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The tourism geography of Austria, Germany and Switzerland

The tourism geography of Austria, Germany and Switzerland

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Apart from Germany’s short North Sea and Baltic coasts, the area under consideration

in this chapter is landlocked. Three major physical regions can be identified:

The North German Plain and the coast are of relatively limited importance for


The Central Uplands, which include areas such as the Rhineland and the Harz

Mountains in Germany, the Mittelland plateau in Switzerland and the Danube

Valley in Austria, are more significant.

The Alpine region is of major importance for international tourism. It includes

most of Austria, half of Switzerland and the south of Bavaria in Germany.

Forests, lakes and mineral springs are major recreational resources in all three


With the exception of the North Sea coast, the region has a continental climate,

with winters getting colder the further one travels east, but also as a result of altitude. In the mountains the climate is bracing, with clean air and brilliant sunshine,

but the weather varies with aspect and altitude and fogs are frequent in some valleys

during the winter. The cold winters bring the snow which made possible the development of winter sports, yet the resorts on the shores of the more southerly lakes

bask in almost Mediterranean temperatures. The Föhn wind frequently blows down

some of the south-facing valleys of the Alps bringing unseasonal warmth and

excessive dryness during the winter months.

Despite their very different historical backgrounds, all three countries are federal

republics, with considerable devolution of powers (including tourism responsibilities) to the states in Germany, provinces in Austria and cantons in Switzerland.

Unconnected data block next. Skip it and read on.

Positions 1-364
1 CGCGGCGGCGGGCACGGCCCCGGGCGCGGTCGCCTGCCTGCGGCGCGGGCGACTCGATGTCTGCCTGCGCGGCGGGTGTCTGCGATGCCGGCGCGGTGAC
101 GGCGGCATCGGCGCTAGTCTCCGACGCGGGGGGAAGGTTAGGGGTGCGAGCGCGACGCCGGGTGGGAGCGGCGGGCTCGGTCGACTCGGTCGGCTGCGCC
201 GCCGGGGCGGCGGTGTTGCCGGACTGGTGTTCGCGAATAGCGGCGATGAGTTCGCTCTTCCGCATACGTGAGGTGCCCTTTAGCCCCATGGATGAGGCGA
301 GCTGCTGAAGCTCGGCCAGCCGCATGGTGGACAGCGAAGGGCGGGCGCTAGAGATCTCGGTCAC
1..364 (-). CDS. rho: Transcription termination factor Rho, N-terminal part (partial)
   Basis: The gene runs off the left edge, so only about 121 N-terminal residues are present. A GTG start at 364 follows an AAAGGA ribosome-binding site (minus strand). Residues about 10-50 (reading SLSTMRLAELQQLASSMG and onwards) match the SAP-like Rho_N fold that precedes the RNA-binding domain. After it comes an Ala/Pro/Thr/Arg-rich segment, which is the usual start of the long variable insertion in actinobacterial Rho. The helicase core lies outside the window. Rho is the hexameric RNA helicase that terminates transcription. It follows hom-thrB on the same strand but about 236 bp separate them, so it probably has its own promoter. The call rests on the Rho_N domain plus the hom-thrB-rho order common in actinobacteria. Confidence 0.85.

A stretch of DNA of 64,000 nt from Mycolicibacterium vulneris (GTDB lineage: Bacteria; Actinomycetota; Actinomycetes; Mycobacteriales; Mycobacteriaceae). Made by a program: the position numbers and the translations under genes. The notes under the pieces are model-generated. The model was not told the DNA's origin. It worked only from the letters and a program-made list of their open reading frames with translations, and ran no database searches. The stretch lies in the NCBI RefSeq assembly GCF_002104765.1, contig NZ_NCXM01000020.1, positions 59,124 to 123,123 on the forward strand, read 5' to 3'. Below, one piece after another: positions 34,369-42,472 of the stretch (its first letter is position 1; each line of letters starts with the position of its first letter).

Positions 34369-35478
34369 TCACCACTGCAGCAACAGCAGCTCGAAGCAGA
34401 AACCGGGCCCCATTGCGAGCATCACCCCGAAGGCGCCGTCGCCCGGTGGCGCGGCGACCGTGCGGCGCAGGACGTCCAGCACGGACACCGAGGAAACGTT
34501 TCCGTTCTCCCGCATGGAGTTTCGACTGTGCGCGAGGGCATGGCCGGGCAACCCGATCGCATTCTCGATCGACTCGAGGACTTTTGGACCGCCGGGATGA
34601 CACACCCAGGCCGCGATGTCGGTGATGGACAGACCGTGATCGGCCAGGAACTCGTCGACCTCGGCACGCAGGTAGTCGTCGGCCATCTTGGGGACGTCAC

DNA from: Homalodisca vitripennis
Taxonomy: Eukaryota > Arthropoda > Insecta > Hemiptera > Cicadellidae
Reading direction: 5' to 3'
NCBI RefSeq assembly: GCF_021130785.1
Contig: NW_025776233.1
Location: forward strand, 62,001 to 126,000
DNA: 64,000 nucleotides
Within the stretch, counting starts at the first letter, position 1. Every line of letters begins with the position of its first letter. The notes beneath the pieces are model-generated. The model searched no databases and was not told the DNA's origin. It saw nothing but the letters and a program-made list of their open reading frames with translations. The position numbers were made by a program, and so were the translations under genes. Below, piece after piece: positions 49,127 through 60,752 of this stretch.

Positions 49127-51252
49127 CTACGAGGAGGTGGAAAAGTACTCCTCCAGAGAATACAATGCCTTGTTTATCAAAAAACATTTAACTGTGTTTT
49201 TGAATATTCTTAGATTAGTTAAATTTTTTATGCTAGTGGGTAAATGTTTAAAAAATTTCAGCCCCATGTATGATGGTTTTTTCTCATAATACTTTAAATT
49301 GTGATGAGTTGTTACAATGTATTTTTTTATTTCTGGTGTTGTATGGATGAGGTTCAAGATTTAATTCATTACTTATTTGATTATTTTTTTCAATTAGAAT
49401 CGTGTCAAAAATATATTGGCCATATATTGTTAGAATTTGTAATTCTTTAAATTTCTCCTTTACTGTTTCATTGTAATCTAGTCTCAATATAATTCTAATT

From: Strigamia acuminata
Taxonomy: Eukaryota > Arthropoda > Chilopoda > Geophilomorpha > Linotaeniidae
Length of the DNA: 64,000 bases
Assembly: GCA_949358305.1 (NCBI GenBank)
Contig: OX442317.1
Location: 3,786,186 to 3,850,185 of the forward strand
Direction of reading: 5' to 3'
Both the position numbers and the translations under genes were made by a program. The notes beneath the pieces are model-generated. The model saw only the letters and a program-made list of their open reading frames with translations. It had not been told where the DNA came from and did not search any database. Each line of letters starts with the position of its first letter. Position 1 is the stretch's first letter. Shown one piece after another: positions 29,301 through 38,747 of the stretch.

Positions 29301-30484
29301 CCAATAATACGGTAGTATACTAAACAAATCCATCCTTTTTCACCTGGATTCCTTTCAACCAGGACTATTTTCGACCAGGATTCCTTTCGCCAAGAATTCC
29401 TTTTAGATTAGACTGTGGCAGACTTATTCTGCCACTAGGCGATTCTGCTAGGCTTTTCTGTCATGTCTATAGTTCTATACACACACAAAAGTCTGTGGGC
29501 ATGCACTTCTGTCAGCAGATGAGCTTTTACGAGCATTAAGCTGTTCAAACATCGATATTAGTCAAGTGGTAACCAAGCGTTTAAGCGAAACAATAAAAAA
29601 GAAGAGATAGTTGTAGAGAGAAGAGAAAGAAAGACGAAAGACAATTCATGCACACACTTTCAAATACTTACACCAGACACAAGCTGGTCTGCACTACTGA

Major population concentrations include the Rühr conurbation of Germany, Vienna

in Austria and in Switzerland, Zurich, though not the capital, is the largest city.

German is the dominant language throughout the region, but in Switzerland,

French, Italian and Romansch are also official languages.

The economies of the three countries are highly developed and industrialized

with a high standard of living and quality of life. This is reflected in the widespread

demand for environmentally sound tourism. Both Germany and Austria are members of the European Union, while Switzerland – in line with its historic tradition of

neutrality – has no political affiliation. A central geographic location and good communications mean that levels of outbound tourism are high in all three countries.

However, high prices do limit the number of inbound tourists. In Austria and

Switzerland the annual holiday entitlement is four weeks or more, and in Germany

entitlement is five or more weeks. In Austria there is a 35–40 hour working week, in

Germany 40 hours is the norm, but in Switzerland working hours are relatively high

and attempts are being made to reduce them.


Austria is a small country with a capital that is larger than might be expected, due

to the historical fact that Vienna ruled the vast Hapsburg Empire until 1918. The

lavishly decorated Baroque churches, monasteries and palaces are part of that heritage. Austrian composers – notably Mozart and Schubert – made an immense

contribution to the world of music and are now celebrated through annual music

festivals. But for most people, the abiding image of Austria is its scenic countryside



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of lakes and mountains, while its reputation as one of the world’s major winter

sports destinations has tended to overshadow the many cultural attractions.